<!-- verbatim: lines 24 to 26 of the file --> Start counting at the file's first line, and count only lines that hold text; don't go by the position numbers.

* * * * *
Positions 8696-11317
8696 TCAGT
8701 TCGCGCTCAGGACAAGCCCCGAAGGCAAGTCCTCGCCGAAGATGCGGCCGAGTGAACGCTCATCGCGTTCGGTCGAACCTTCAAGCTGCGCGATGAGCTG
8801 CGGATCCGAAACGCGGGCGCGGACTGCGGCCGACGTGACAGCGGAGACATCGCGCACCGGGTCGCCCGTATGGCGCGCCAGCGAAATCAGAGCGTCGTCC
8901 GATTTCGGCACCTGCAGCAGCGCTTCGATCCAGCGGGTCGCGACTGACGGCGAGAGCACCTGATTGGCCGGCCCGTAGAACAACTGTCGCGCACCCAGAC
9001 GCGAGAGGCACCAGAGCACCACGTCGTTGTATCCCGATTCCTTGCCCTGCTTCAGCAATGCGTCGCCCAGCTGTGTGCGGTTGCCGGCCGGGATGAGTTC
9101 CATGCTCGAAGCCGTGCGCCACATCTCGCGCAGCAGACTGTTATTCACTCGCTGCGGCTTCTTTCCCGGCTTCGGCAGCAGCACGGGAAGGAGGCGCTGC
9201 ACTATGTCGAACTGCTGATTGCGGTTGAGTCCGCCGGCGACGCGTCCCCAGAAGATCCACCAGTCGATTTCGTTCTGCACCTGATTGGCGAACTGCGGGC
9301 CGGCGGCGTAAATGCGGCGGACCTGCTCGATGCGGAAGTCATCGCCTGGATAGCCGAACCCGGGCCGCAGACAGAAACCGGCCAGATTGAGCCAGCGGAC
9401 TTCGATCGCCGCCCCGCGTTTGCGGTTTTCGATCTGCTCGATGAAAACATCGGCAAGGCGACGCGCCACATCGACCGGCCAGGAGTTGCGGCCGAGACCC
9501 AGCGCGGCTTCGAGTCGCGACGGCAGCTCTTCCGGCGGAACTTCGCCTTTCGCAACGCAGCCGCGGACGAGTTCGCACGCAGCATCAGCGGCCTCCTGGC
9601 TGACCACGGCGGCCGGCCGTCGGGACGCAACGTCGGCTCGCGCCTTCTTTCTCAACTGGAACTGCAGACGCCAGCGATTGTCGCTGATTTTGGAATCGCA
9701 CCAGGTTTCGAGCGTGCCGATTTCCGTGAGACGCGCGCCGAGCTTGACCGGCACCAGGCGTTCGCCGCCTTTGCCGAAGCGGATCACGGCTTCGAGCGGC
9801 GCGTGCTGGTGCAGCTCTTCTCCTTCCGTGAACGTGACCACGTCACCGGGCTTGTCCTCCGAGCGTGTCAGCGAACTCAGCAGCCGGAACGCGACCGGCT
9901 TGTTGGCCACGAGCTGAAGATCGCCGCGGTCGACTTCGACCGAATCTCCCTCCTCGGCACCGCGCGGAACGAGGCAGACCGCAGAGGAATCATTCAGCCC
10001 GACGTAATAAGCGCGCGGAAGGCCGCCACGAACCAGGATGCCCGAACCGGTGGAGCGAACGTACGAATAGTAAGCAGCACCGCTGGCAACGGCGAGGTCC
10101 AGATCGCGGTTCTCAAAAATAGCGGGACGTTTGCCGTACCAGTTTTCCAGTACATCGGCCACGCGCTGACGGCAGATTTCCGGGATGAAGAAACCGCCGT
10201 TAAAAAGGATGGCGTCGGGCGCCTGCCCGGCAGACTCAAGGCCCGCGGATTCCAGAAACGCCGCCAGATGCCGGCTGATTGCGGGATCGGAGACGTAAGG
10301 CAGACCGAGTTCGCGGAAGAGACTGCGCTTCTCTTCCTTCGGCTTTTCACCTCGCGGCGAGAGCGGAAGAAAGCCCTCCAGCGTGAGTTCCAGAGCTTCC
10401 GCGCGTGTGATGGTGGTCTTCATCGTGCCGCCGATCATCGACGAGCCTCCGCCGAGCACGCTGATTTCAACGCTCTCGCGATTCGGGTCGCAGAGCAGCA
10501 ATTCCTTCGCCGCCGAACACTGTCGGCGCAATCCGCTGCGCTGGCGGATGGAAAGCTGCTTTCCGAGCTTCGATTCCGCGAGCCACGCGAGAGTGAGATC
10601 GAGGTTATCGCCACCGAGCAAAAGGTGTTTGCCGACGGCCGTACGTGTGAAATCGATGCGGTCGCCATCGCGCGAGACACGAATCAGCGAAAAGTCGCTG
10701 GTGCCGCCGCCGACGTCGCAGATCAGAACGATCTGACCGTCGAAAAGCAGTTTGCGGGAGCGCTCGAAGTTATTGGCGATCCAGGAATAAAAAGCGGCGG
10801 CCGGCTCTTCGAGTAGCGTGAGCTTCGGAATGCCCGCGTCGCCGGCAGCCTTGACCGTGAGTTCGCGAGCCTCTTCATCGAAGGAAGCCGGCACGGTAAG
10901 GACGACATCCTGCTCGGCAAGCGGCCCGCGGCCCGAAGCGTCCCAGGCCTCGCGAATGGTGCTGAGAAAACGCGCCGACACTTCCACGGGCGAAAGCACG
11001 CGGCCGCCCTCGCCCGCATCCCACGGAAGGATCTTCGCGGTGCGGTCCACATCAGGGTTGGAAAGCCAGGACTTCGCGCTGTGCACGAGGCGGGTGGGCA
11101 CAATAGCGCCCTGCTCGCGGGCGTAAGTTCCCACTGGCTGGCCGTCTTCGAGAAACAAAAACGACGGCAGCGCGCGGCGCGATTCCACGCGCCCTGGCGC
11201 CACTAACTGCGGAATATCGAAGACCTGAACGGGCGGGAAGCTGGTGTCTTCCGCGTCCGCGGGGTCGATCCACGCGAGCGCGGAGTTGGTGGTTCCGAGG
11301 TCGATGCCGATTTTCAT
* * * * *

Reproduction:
10801 CCGGCTCTTCGAGTAGCGTGAGCTTCGGAATGCCCGCGTCGCCGGCAGCCTTGACCGTGAGTTCGCGAGCCTCTTCATCGAAGGAAGCCGGCACGGTAAG
10901 GACGACATCCTGCTCGGCAAGCGGCCCGCGGCCCGAAGCGTCCCAGGCCTCGCGAATGGTGCTGAGAAAACGCGCCGACACTTCCACGGGCGAAAGCACG
11001 CGGCCGCCCTCGCCCGCATCCCACGGAAGGATCTTCGCGGTGCGGTCCACATCAGGGTTGGAAAGCCAGGACTTCGCGCTGTGCACGAGGCGGGTGGGCA